That discrepancy exists in part because nonprofit hospitals have wide leeway in determining who qualifies, and often don't tell patients they may be eligible, despite federal requirements that they "widely publicize" their financial assistance policies, including on billing statements and in "conspicuous public displays" in the hospital. One study found that only 50% of hospitals regularly notified patients about eligibility for charity care before initiating debt collection.
McLeod Regional's most recent publicly available tax return states that "uninsured patients are screened at the time of registration" and if they're unable to pay and ineligible for governmental insurance, they're given an application.
Suzanne says she doesn't remember Jameson receiving an application or receiving one herself. The hospital has declined to comment on the Rybaks' case and whether it provides "conspicuous public displays" of financial assistance.
"Not once did anybody tell us, 'Let's get a financial person down here,' or 'There are grant programs,' " Suzanne says.
Mark Rukavina, with the nonprofit health advocacy group Community Catalyst, says most hospitals comply with the letter of the law in publicizing their assistance policy. But "how effective some of that messaging is may be a question," he says. Some hospitals may bury the policy in a dense packet of other information or use signs with vague language.
A KHN investigation in 2019 found that nationwide, 45% of nonprofit hospital organizations were routinely sending medical bills to patients whose incomes were low enough to qualify for charity care. McLeod Regional hospital reported $1.77 million of debt from sending bills to such patients, which ended up going unpaid, for the fiscal year ending in September 2019.
Believing they couldn't afford in-patient admission, the Rybaks left the hospital that night.
After the ER experience: Hidden struggles, and relapse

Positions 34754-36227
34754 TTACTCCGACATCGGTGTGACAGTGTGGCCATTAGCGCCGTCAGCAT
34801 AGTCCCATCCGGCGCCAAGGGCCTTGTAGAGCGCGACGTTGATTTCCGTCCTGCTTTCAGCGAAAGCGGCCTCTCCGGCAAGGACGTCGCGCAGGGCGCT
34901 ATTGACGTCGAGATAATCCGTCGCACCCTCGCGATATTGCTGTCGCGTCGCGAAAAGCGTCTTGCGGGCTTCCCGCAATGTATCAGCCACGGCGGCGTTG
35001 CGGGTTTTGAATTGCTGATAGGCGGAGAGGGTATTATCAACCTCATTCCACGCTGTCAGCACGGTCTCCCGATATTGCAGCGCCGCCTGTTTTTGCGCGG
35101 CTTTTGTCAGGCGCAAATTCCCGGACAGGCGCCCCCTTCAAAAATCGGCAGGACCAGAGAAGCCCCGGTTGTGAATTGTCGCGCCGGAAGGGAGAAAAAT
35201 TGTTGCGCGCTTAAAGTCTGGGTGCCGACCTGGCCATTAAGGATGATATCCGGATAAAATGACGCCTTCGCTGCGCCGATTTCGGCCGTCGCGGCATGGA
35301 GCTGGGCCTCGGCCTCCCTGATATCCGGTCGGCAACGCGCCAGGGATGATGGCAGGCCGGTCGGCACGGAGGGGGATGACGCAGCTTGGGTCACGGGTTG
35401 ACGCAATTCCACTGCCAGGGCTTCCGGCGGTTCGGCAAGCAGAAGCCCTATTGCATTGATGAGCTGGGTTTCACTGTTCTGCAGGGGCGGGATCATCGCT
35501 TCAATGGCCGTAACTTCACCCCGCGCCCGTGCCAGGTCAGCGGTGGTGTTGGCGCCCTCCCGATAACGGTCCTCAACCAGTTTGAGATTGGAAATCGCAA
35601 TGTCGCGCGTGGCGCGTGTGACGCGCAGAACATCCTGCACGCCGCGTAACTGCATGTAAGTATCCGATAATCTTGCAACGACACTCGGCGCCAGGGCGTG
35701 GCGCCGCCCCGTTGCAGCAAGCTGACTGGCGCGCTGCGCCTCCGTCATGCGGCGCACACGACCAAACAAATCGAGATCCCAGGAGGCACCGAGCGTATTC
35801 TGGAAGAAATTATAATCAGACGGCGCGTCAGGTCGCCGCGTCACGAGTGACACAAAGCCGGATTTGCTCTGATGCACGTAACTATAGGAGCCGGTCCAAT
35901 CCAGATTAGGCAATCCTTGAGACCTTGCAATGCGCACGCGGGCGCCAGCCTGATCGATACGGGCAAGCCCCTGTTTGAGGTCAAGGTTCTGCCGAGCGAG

Afterward, Jameson's withdrawal symptoms passed, Suzanne says. He spent time golfing with his younger brother. Although his application for unemployment benefits was denied, he managed to defer payments on his car and school loans, she says.
But, inside, he must have been struggling, Suzanne now realizes.
Throughout the pandemic, many people with substance use disorder reported feeling isolated and relapsing. Overdose deaths rose nationwide.
On the morning of June 9, 2020, Suzanne opened the door to Jameson's room and found him on the floor. The coroner determined he died of an overdose. The family later scattered his ashes on Myrtle Beach — Jameson's favorite place, Suzanne says.
In the months following Jameson's death, hospital bills for his night in the ER arrived at the house. He owed $4,928, according to that paperwork. Suzanne wrote to the hospital that her son was dead but received yet another bill addressed to him after that.
She shredded it and mailed the pieces to the hospital, along with a copy of Jameson's death certificate.
Twelve days later, the health system wrote to her that the bill had been resolved under its charity care program.
Kaiser Health News is a national, editorially independent newsroom and program of the Kaiser Family Foundation, and is not affiliated with Kaiser Permanente.